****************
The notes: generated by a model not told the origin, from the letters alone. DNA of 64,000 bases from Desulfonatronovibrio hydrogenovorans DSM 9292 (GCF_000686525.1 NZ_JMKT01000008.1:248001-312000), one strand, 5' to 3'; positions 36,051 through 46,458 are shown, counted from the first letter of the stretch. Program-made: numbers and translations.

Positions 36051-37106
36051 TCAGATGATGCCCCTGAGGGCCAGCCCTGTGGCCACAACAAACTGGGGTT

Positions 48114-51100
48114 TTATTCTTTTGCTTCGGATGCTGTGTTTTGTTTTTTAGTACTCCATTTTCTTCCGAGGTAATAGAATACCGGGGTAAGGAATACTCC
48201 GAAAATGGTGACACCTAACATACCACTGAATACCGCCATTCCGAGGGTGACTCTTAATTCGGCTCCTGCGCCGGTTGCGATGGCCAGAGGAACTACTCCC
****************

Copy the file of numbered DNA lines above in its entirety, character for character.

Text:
The notes: generated by a model not told the origin, from the letters alone. DNA of 64,000 bases from Desulfonatronovibrio hydrogenovorans DSM 9292 (GCF_000686525.1 NZ_JMKT01000008.1:248001-312000), one strand, 5' to 3'; positions 36,051 through 46,458 are shown, counted from the first letter of the stretch. Program-made: numbers and translations.

Positions 36051-37106
36051 TCAGATGATGCCCCTGAGGGCCAGCCCTGTGGCCACAACAAACTGGGGTT

Positions 48114-51100
48114 TTATTCTTTTGCTTCGGATGCTGTGTTTTGTTTTTTAGTACTCCATTTTCTTCCGAGGTAATAGAATACCGGGGTAAGGAATACTCC
48201 GAAAATGGTGACACCTAACATACCACTGAATACCGCCATTCCGAGGGTGACTCTTAATTCGGCTCCTGCGCCGGTTGCGATGGCCAGAGGAACTACTCCC